LumberJocks

Antique restoration

  • Advertise with us

« back to Sweating for Bucks Through Woodworking forum

Forum topic by simmers posted 786 days ago 2054 views 0 times favorited 34 replies Add to Favorites Watch
View simmers's profile

simmers

17 posts in 1971 days


786 days ago

I got laid off from my job 2 months ago, first time in my life. I am attempting to make my hobby of restoring antiques a job. Possible??? Any tips are appreciated.

I do not have an air compressor (except a pancake). I need to be able to spray! I can’t afford the big compressor/HVLP conversion gun, etc., unless I find a used compressor. Is the Rockler HVLP spray “system” a good option at $139…..or the Earlex…....or not?

Thanks
Bob

-- simmers


34 replies so far

View CharlieM1958's profile

CharlieM1958

15547 posts in 2721 days


#1 posted 786 days ago

I’ve heard good things about the small Earlex unit.

Also, keep in mind that you can buy a decent HVLP gun for $50 and use it with your small compressor. This would not be feasible for large jobs like a set of cabinets, but for piece work it is do-able.

-- Charlie M. "Woodworking - patience = firewood"

View dhazelton's profile

dhazelton

1101 posts in 799 days


#2 posted 786 days ago

I would buy a dedicated HVLP unit. The power is provided by what is essentially a shop vac motor providing warm dry air. An oil-free pancake compressor will never keep up with the volume of air you need and you will kill it in no time, not to mention that you should have a moisture separator in line with the hose. My HVLP is a Wagner I bought about over a decade ago for around $325, but they have become very affordable and the quality of the cheaper units looks no different than what I bought back then. I wouldn’t hesitate to buy one.

View a1Jim's profile

a1Jim

109409 posts in 2080 days


#3 posted 786 days ago

I have the low cost Earlex and it works great as long as your not trying to shoot something as thick as house paint.I’ve been spraying for 35 years and I was really surprised how well it worked. I think I saw a ad from highland woodworking supply showing a new Earlex model for around $139. I don’t want to be contrary with dhazelton but unless your spraying a very small object most pancake compressors can not put out the volume needed to spray large pieces.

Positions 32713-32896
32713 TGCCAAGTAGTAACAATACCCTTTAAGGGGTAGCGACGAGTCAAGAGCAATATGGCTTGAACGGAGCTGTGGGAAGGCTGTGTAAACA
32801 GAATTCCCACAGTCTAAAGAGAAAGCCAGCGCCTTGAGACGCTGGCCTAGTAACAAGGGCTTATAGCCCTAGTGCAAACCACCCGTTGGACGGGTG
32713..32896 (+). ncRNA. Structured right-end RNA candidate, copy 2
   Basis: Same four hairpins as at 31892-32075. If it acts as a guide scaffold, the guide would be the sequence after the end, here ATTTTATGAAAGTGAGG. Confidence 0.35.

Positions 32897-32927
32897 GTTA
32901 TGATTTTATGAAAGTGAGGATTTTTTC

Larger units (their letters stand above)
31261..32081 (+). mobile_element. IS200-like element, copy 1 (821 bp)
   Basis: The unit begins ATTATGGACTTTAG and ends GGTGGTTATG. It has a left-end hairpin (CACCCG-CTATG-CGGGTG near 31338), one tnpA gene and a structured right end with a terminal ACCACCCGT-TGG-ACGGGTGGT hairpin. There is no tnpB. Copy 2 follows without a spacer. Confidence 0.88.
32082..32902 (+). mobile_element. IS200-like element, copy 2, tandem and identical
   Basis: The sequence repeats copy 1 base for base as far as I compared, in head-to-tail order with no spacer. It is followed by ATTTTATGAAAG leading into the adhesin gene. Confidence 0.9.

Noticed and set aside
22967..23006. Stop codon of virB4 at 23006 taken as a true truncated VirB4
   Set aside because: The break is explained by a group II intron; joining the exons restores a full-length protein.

I also found that you can buy lacquer and shellac in rattle cans that work very well on small objects or repairs.

-- http://artisticwoodstudio.com Custom furniture

View dbray45's profile

dbray45

2468 posts in 1279 days


#4 posted 786 days ago

Harbor Freight has a sprayer for around $25.00. You can use your pancake compressor with the small unit. You have to wait sometimes for it to catch up. In your position, this is what I would do until I get some revenue going. It also gives you a throw away system to practice with and get used to spraying. I bought this a few years ago and still use it from time to time. I usually hand apply my finishes because I have more control and the fumes are a lot less.

Just a thought

-- David in Damascus, MD

View dhazelton's profile

dhazelton

1101 posts in 799 days


#5 posted 786 days ago

I was not advocating the compressor/sprayer route. You will frustrate yourself to no end if you try to spray with an oil free pancake – they are made for filling basketballs and shooting a brad. THEY ARE NOT HIGH VOLUME NOR DO THEY HAVE HIGH DUTY CYCLES AND THEY CREATE MOISTURE. Why would you want to be in the middle of a panel and have to wait for the compressor or have it spit moisture out? Just buy the HVLP. If you plan on shooting any kind of casework and making your living by refinishing, then buy the right tool for your needs. You will kick yourself if you don’t.

View dbray45's profile

dbray45

2468 posts in 1279 days


#6 posted 786 days ago

Don’t get me wrong, not a long term solution – but – when you have lost your income, bills are due and you are trying to get something in – anything, it is an option. HF also has very cost effective compressors and armed with a couple of 20% off coupons, the bite on the pocket is greatly reduced.